• Nitika Mehra

AIHOLE, Karnataka: Dated from The Fourth Century Through The Twelfth Century CE

Updated: May 27

Aihole is a historic site of ancient and medieval era Buddhist, Hindu and Jain monuments in north Karnataka, India dated from the fourth century through the twelfth century CE. Located around an eponymous small village surrounded by farmlands and sandstone hills, Aihole is a major archaeological site featuring over one hundred and twenty stone and cave temples from this period, spread along the Malaprabha river valley, in Bagalakote district.



This place is also known as Aivalli, Ahivolal or Aryapura and is 22 miles (35 km) from Badami and about 6 miles (9.7 km) from Pattadakal, both of which are major centers of historically important Chalukya monuments. Aihole, along with nearby Badami (Vatapi), emerged by the 6th century as the cradle of experimentation with temple architecture, stone artwork, and construction techniques. This resulted in 16 types of free-standing temples and 4 types of rock-cut shrines. The experimentation in architecture and arts that began in Aihole yielded the group of monuments at Pattadakal, a UNESCO world heritage site.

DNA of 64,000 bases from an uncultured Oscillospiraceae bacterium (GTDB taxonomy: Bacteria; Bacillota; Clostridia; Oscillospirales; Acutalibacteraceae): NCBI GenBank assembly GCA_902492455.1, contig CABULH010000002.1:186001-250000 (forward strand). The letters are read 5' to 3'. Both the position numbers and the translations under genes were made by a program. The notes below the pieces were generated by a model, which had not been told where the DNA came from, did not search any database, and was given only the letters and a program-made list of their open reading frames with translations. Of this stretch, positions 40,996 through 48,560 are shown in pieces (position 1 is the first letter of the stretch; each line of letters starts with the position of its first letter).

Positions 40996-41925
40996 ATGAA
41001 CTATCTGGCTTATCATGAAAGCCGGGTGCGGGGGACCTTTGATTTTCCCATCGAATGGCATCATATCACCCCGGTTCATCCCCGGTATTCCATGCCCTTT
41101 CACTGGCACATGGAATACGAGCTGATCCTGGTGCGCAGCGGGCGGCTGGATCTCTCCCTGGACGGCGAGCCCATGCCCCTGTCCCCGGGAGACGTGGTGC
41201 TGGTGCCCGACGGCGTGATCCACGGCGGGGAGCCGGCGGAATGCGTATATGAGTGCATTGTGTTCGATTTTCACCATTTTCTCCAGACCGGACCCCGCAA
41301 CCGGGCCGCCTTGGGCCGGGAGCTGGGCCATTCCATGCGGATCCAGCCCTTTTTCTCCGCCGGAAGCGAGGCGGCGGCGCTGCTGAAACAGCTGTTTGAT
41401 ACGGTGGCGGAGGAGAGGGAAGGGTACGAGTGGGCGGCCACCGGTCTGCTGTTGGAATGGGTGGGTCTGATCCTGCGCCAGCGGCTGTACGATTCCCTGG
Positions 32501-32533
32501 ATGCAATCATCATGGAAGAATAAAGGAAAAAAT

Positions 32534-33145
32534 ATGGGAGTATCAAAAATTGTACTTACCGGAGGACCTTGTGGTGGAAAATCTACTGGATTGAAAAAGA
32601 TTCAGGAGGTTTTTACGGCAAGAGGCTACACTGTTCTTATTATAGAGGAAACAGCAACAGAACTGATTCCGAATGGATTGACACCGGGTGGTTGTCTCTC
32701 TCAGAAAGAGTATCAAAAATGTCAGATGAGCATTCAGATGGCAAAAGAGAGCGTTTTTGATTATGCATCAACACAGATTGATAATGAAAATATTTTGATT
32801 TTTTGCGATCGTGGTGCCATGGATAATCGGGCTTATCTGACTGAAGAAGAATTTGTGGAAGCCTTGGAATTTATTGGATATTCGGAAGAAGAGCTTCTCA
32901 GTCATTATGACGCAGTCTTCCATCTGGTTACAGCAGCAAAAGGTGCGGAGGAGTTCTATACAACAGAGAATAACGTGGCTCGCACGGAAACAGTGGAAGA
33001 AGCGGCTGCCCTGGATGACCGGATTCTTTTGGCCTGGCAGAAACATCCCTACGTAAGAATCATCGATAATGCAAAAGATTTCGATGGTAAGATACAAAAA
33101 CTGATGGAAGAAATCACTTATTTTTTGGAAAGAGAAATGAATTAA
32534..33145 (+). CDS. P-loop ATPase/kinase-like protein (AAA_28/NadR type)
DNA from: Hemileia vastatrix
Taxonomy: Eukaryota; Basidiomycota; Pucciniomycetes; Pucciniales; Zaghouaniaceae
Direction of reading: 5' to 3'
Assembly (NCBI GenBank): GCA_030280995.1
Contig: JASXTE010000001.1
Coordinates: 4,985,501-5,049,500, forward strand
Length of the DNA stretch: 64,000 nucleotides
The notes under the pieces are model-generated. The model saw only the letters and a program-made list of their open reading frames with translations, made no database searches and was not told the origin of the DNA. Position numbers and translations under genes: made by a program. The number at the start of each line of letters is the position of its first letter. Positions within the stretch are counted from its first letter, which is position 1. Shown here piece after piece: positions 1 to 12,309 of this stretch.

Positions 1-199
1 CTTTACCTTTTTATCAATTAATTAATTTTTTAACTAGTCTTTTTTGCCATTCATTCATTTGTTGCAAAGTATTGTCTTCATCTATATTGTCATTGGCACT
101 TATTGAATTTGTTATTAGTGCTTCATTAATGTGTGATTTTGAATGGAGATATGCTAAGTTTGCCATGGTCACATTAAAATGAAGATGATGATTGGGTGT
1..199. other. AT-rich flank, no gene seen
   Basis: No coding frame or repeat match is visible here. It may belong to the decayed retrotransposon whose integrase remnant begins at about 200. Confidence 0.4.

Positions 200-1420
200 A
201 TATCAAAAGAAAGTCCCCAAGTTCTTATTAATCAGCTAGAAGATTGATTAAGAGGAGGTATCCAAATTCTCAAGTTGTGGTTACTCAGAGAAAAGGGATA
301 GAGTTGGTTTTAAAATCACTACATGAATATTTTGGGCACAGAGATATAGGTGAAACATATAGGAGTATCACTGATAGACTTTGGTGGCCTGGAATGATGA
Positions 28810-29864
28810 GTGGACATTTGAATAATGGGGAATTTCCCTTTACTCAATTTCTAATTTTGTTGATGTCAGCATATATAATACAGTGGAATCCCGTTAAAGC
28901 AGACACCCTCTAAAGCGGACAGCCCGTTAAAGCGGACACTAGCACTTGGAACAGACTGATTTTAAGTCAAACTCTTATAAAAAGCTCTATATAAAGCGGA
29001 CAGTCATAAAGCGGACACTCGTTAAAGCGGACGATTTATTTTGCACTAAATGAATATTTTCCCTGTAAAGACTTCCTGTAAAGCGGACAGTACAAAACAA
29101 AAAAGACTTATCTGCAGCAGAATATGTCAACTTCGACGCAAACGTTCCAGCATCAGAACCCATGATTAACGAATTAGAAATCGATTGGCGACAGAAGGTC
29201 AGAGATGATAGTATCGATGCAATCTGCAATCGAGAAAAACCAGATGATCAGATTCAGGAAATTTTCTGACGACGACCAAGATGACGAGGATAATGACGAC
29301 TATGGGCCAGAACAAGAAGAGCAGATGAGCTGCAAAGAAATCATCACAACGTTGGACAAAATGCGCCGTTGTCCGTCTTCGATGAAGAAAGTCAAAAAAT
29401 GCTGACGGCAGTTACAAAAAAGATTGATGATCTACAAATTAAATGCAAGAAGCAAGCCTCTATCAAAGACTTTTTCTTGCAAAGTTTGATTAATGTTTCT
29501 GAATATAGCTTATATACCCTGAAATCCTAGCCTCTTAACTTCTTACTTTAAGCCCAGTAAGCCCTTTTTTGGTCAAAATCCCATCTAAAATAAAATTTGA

Aihole has been a part of Hindu mythologies. It has a natural axe-shaped rock on the Malaprabha river bank north of the village, and a rock in the river shows a footprint. Parashurama, the sixth Vishnu avatar, is stated in these legends to have washed his axe here after killing abusive Kshatriyas who were exploiting their military powers, giving the land its red color. A 19th-century local tradition believed that rock footprints in the river were those of Parashurama. A place near the Meguti hillocks show evidence of human settlement in the pre-historic period. Aihole has historical significance and has been called a cradle of Hindu rock architecture.


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